There are some really foul-tasting medicines out there – malaria pills and cough syrup especially come to mind. But even though it’s no fun to take your medicine, it helps, and it’s much better than being sick. Who actually wants malaria?
Records management, like medicine, is not the most exciting thing, but it’s absolutely necessary for the federal government considering how many records it generates – and so it’s critical that this information is kept organized. Right now, the challenge for the government is transitioning from paper to digital records.
To address this issue, several nonprofits recently announced the formation of a group called the Coalition for Public Sector Information Governance Leadership to provide assistance to the federal government in modernizing their records management systems. Liz Icenogle, one of the records management experts involved in the new coalition, spoke with Christopher Dorobek for the DorobekINSIDER about how they’ll tackle the federal government’s records. Icenogle is the Director of Government Affairs at ARMA International, a membership association concentrating on information management.
According to Icenogle, one of the most difficult challenges of records management is its reputation. It’s seen as both boring and as a non-priority, so it’s often ignored or postponed. “But if you continue to ignore [record management] and pretend as though it’s something that’s not important and necessary for business continuity, then you’ll find yourself in a lot of trouble,” she said. “It’s not the sexiest topic, but it’s one of those foundational elements that makes an organization healthy.”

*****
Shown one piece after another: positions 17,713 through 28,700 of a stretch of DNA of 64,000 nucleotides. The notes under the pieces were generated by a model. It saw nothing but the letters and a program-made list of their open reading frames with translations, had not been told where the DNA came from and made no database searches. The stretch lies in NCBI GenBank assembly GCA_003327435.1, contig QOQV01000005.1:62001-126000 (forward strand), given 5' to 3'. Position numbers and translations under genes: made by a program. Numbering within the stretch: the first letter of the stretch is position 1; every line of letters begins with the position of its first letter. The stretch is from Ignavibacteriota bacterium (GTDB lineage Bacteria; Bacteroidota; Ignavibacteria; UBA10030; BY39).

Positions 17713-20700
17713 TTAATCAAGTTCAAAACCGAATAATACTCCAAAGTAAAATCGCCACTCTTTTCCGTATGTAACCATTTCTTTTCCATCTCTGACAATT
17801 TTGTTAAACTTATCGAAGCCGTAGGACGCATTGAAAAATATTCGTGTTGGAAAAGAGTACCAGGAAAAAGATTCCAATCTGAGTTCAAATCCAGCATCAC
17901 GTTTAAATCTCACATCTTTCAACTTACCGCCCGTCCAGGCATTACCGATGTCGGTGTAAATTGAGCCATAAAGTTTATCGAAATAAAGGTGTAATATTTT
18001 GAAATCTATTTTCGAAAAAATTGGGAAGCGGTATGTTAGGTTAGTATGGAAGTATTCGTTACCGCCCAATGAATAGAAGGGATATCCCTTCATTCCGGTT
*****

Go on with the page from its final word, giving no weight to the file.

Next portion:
President Obama has mandated that all records in federal agencies must be managed electronically by 2019. But this massive transition to electronic records is, according to Icenogle, a “huge undertaking.” Records management is in fact a complicated task – a wide variety of skillsets are needed, meaning it can’t just be the job of one or two unlucky federal workers within each agency.
Most importantly, according to Icenogle, records should be looked at holistically. Information should be systematically managed and implemented throughout the government, for the greatest reach and benefit.
But what does that actually look like?
“You have to look at the information coming into your enterprise holistically, and understand what is good information to keep, how long to keep it, what kind of access you’re going to need, how long to keep it, determining its lifecycle and be able to dispose of it in a way that is safe and secure,” explained Icenogle.
So how will this tremendous task be completed? This is where the newly formed Coalition for Public Sector Information Governance Leadership comes in – to help the government in the transition to electronic records.
The coalition will be educating federal workers on the importance of records management and how it should best be implemented in their organization, based upon that particular agency’s needs and goals.
“Their needs are so vastly different,” Icenogle explained. “We’re going to try and help bring all those who are managing the information together and help them find some common themes, or just help them work through how they’re going to acquire new technology, and what that technology needs to look like.”
They’ll also be working closely with the National Archives and Records Administration, who will be helping provide the agencies with the information they need to complete their transition to electronic records.
The government clearly has a very large dose of cough syrup awaiting it. The sooner they grin, bear it, and digitize their records, the sooner they’ll be able to function more efficiently.
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